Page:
For me, I'm not sure it totally fits the intent of the topic, but Twitch chat lingo really irritates me. I don't have much of a problem with people posting a meme of some dude's face to express reactions to something I guess. But to assign names to these memes, and then actually write out the phrase (monkaS, PogChamp, etc.) is just...I don't know. I can't express what I'm feeling, but I hate it. I'm scared to have kids next year. They will be growing up in a world where Twitch and Streamer culture is a "normal" thing. That frightens me for a hundred different reasons that I can't yet formulate into coherent thoughts or sentences quite yet.

Avatar image for oldenglishc
#65 Posted by oldenglishc (1547 posts) -

Pretty much the entirety of twitter speak. With a little extra hatred for "my dude" and the "my beautiful internet son/daughter/dad" fucking thing that people do and think is hilarious.

(Now I'm off to enjoy the early bird dinner at Bill Knapp's.)

Avatar image for pweidman
#66 Posted by pweidman (2859 posts) -

People calling a game/thing a "dumpster fire" is one that annoys me. It strikes me as just a dumb metaphor, and it's far too thoughtless, disrespectful, and flip.

Avatar image for nutter
#67 Posted by nutter (2206 posts) -

@soulcake: I can say I’m pushing 40 and from New England, and I haven’t noticed an upward trend in “are you prepared to die on that hill.”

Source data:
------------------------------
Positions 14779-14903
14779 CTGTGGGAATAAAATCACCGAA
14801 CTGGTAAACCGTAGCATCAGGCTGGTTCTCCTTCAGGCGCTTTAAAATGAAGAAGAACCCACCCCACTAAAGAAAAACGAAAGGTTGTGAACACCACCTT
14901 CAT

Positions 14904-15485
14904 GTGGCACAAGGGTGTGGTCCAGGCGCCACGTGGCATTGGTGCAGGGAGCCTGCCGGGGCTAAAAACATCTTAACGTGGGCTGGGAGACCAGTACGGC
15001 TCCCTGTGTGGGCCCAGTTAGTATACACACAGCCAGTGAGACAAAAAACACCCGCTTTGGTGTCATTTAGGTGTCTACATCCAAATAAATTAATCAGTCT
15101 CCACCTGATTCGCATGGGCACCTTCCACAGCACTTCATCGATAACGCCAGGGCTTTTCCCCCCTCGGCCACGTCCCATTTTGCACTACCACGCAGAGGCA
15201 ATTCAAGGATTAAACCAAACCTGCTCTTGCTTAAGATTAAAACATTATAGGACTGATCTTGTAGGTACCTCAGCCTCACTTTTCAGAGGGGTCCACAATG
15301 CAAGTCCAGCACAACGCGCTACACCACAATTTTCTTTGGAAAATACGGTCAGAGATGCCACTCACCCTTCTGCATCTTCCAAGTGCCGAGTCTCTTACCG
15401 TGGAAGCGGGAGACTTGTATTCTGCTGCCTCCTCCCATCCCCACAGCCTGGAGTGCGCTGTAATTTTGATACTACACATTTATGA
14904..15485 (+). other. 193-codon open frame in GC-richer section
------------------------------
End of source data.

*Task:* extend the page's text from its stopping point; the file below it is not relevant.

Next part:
I’ve heard it pretty regularly (again, around New England), going back to the 80s.

This stuff is always curious. It is regional, generational, exposure, the influence of the Internet...

Even within a region, the number of times I’ve confused old and young co-workers alike by noting that prolonged “navel-gazing” isn’t getting us anywhere blows my mind.

This stuff interests me...

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#68 Posted by nutter (2206 posts) -

@brendan: Internet is making cultures bleed together and creating new ones.

While I think that’s fucking cool, I think the byproduct tends to suck (twitterspeak, for example).

Language evolves. I long ago ditched my MLA handbook in favor of a mindset where, if you successfully convey an idea, language worked. If you wrote everything to form and failed to deliver a message...what’s the point?

Being 22 and working in an office was this crazy revelation to me. E-mails were all broken english, phrases, no proper sentences, etc. My manager would chastise my very well prepare prose as “too many words,” and proceed to chop it up, and make half of it bold, italic, and red. The textbook illiteracy of the officeplace was an interesting revelation. Yes, language evolves. For better or worse, it changes and you need to change with it.